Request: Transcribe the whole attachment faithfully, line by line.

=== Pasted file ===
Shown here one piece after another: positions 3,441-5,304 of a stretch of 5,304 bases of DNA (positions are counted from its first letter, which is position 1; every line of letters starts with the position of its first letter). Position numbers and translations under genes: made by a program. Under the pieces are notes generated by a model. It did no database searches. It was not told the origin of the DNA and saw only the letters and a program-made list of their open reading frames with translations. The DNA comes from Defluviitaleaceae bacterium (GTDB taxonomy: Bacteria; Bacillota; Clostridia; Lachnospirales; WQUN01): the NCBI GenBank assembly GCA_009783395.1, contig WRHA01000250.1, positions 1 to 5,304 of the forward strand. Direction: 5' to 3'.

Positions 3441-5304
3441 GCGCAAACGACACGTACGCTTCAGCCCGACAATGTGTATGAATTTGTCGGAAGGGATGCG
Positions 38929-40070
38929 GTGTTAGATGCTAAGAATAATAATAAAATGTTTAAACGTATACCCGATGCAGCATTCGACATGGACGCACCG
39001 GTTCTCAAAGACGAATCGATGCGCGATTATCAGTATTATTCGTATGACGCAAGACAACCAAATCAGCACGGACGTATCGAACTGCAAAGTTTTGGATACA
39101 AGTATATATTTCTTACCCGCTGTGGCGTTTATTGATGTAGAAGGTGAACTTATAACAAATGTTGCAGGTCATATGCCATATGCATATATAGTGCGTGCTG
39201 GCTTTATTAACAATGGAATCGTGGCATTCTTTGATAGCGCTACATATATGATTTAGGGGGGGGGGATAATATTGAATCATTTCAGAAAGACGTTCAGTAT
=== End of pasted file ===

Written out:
Shown here one piece after another: positions 3,441-5,304 of a stretch of 5,304 bases of DNA (positions are counted from its first letter, which is position 1; every line of letters starts with the position of its first letter). Position numbers and translations under genes: made by a program. Under the pieces are notes generated by a model. It did no database searches. It was not told the origin of the DNA and saw only the letters and a program-made list of their open reading frames with translations. The DNA comes from Defluviitaleaceae bacterium (GTDB taxonomy: Bacteria; Bacillota; Clostridia; Lachnospirales; WQUN01): the NCBI GenBank assembly GCA_009783395.1, contig WRHA01000250.1, positions 1 to 5,304 of the forward strand. Direction: 5' to 3'.

Positions 3441-5304
3441 GCGCAAACGACACGTACGCTTCAGCCCGACAATGTGTATGAATTTGTCGGAAGGGATGCG
Positions 38929-40070
38929 GTGTTAGATGCTAAGAATAATAATAAAATGTTTAAACGTATACCCGATGCAGCATTCGACATGGACGCACCG
39001 GTTCTCAAAGACGAATCGATGCGCGATTATCAGTATTATTCGTATGACGCAAGACAACCAAATCAGCACGGACGTATCGAACTGCAAAGTTTTGGATACA
39101 AGTATATATTTCTTACCCGCTGTGGCGTTTATTGATGTAGAAGGTGAACTTATAACAAATGTTGCAGGTCATATGCCATATGCATATATAGTGCGTGCTG
39201 GCTTTATTAACAATGGAATCGTGGCATTCTTTGATAGCGCTACATATATGATTTAGGGGGGGGGGATAATATTGAATCATTTCAGAAAGACGTTCAGTAT